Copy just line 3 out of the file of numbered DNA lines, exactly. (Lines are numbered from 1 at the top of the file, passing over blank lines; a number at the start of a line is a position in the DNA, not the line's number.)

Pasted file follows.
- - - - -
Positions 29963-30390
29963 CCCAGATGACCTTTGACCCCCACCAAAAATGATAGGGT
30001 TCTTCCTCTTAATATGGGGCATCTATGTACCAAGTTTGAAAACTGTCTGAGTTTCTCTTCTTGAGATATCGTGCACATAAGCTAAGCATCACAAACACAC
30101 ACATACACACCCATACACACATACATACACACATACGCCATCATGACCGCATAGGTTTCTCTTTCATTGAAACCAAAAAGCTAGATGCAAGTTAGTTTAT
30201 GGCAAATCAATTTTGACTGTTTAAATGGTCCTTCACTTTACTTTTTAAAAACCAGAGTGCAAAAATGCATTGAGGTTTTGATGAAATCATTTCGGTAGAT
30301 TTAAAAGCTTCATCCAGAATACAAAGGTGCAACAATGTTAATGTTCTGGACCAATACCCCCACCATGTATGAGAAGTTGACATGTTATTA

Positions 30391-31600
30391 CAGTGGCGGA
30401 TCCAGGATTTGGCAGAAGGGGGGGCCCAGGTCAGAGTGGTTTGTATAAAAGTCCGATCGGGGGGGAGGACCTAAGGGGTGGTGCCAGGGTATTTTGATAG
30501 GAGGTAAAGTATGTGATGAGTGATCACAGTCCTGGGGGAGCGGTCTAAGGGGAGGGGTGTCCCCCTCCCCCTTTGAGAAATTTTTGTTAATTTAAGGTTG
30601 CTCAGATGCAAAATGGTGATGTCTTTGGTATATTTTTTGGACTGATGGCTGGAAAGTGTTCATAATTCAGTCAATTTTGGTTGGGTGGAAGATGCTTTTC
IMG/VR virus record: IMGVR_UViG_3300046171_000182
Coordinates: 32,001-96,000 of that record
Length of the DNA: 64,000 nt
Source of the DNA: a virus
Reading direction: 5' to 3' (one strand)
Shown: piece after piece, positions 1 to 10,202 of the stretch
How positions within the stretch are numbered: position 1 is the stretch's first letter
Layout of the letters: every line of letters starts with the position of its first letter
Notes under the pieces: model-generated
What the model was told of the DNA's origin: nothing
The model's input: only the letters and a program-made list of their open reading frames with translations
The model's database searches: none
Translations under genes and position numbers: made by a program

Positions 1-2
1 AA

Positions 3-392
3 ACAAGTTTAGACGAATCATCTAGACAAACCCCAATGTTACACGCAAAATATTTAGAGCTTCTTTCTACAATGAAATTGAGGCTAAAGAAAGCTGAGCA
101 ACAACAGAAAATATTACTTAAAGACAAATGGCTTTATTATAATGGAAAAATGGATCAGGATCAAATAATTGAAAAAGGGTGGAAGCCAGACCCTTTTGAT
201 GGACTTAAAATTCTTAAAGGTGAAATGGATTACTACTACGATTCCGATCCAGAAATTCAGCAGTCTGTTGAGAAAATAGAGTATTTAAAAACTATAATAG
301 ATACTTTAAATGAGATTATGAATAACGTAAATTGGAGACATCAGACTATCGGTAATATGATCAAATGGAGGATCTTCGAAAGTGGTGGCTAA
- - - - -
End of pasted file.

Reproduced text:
30001 TCTTCCTCTTAATATGGGGCATCTATGTACCAAGTTTGAAAACTGTCTGAGTTTCTCTTCTTGAGATATCGTGCACATAAGCTAAGCATCACAAACACAC